Ultimately, the success of a digital marketing plan can be seen in the number of conversions it creates. But it can be difficult to track exact results, as a consumer needs several “touches” before finally deciding to purchase. A visitor may read a blog post and then see an update on social media, and then read a few emails, before finally deciding to convert. While the blog post wasn’t the immediate cause of the purchase, it was that all-important first touch.
Promoting your content through email and social media is vital, but even the best promotion efforts can be stalled by a lousy title. Make sure that the headline of your content is intriguing and informative. It should convey an idea of what the content contains, while also hooking people’s interest.
The most common content marketing mistake is to fall back into the old habits of traditional marketing. Writing blog posts that are overly salesy, or that promote the company and its products excessively, is a big no-no. Content should be valuable to consumers, and sales pitches are not only not valuable – they’re off-putting. There’s a time and a place for sales, and it’s not in your content.
It’s important to remember that content marketing is just one step in the conversion funnel. It’s only through a combination of SEO, content marketing, social media marketing, outreach, email marketing, and website design that prospective customers are led to convert. That said, content marketing is vital in the conversion process since each page of your website and each informative blog post or white paper plays a distinct and definite role in convincing visitors to buy. Craft different content with each step of the conversion funnel in mind and don’t forget to include a solid call to action.
Much debate surrounds this topic. Some studies seem to suggest that short and sweet is best – that consumers want to skim a short blog and be able to get the message quickly. Other research shows that long, in-depth, detailed posts are best at converting. Our answer? Find out what your unique audience prefers through testing. Write some long posts and some short ones, and see which ones are most successful – and then create more like them!
Big content, such as that contained in white papers and ebooks, is an important part of any content marketing strategy. Not only does it demonstrate to your audience that you are enough of an expert in your field to be able to write an entire ebook or white paper about a subject, as opposed to writing only short and simple blog posts, but it also gives you a tool for attracting email subscribers. By offering a piece of big content as an incentive to join your email list, you ensure that you have access to an audience interested in your content…and your company.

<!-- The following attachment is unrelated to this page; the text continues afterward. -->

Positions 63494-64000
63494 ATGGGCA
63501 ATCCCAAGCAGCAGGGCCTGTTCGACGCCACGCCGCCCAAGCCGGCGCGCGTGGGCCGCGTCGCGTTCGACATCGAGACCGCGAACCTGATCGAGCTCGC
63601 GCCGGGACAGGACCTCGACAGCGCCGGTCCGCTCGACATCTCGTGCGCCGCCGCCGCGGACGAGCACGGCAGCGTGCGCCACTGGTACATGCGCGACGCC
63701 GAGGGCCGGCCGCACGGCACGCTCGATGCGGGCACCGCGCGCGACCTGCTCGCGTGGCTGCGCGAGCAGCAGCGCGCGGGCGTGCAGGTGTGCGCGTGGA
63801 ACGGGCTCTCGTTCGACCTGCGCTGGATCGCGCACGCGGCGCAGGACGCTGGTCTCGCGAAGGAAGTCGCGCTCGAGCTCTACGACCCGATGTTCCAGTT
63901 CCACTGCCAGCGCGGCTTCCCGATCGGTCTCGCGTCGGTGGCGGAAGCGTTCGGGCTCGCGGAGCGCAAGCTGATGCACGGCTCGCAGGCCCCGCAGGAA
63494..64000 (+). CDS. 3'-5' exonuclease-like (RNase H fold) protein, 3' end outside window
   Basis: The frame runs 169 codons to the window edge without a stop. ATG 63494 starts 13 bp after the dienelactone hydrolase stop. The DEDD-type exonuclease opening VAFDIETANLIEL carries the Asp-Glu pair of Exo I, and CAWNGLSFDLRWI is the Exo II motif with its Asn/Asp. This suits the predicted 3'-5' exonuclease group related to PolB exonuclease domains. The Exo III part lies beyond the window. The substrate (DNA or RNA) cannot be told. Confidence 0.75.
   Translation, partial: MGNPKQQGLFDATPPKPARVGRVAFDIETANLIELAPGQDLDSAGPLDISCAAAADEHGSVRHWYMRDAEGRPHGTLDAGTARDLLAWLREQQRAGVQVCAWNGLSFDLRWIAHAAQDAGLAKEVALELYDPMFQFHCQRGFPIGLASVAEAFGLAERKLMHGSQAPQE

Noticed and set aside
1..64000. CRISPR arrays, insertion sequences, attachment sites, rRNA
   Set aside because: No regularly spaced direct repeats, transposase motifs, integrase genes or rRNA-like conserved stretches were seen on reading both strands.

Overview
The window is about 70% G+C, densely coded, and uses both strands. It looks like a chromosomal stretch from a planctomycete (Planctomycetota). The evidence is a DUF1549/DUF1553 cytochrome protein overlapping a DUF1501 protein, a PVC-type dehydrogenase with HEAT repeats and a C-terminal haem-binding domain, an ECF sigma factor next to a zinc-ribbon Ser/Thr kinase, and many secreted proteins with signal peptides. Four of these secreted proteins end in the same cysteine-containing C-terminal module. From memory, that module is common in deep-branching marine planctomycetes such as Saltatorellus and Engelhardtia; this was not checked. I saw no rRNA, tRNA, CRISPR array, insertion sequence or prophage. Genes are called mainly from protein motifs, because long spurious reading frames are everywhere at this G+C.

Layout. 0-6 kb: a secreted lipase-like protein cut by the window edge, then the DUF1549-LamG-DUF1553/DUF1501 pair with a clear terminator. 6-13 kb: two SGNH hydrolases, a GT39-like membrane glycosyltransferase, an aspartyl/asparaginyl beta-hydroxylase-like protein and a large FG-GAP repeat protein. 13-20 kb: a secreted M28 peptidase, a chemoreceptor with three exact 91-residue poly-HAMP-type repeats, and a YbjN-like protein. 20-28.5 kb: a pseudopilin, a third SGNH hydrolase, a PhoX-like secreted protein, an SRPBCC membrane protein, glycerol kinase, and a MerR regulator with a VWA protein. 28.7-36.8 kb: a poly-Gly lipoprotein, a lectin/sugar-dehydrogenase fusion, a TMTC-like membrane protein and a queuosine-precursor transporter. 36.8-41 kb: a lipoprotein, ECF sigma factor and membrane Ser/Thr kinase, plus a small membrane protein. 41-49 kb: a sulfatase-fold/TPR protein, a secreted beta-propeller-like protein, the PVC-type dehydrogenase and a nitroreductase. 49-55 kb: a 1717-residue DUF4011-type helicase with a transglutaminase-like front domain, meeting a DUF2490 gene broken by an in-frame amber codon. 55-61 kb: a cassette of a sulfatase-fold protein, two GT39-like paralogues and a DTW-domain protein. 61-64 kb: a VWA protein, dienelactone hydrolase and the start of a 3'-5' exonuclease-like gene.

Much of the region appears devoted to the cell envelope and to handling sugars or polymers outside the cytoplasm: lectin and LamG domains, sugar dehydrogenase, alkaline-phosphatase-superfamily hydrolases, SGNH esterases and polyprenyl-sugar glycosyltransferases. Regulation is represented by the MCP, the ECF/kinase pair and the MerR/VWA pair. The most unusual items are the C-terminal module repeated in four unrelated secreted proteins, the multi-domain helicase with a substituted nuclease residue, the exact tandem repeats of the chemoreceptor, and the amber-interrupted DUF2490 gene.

The answer here is a definite…both! It’s important to have content addressing current events and new developments in your industry – that’s a great way to draw traffic to your site through social media and online searches. But it’s also important to create evergreen content that will continue to attract visitors for months and even years. Otherwise, your entire library of content will continually lose its relevancy within weeks of its publication.
Yes and no. The purpose of each is the same, but since the audience is different, your content will also vary. B2B content tends to be more professional and businesslike in its voice – though not always – and the topics will, of course, be more business-oriented. B2C content, on the other hand, is usually more conversational, and the topics have a little more free range.
There’s a lot of talk about the importance of becoming a thought leader – and with good reason. Getting you known as an expert in your field is exactly what content marketing is meant to do. It’s what creates a sense of trust in consumers, which allows them to feel comfortable making a purchase from you. By creating unique, original content, in which you demonstrate your expertise and answer questions consumers might have, you’ll be on your way to becoming an industry thought leader in no time.
The answer to this question depends a lot on your particular audience. What’s engaging to teens will necessarily differ vastly from what middle-aged business professionals will find engaging. Speak to your target audience’s pain points or interests, let them see that you understand them and want to help them – and then open up the conversation. Ask questions, and invite them to respond. The beauty of content marketing, as opposed to traditional marketing, is that communication is not one-way anymore.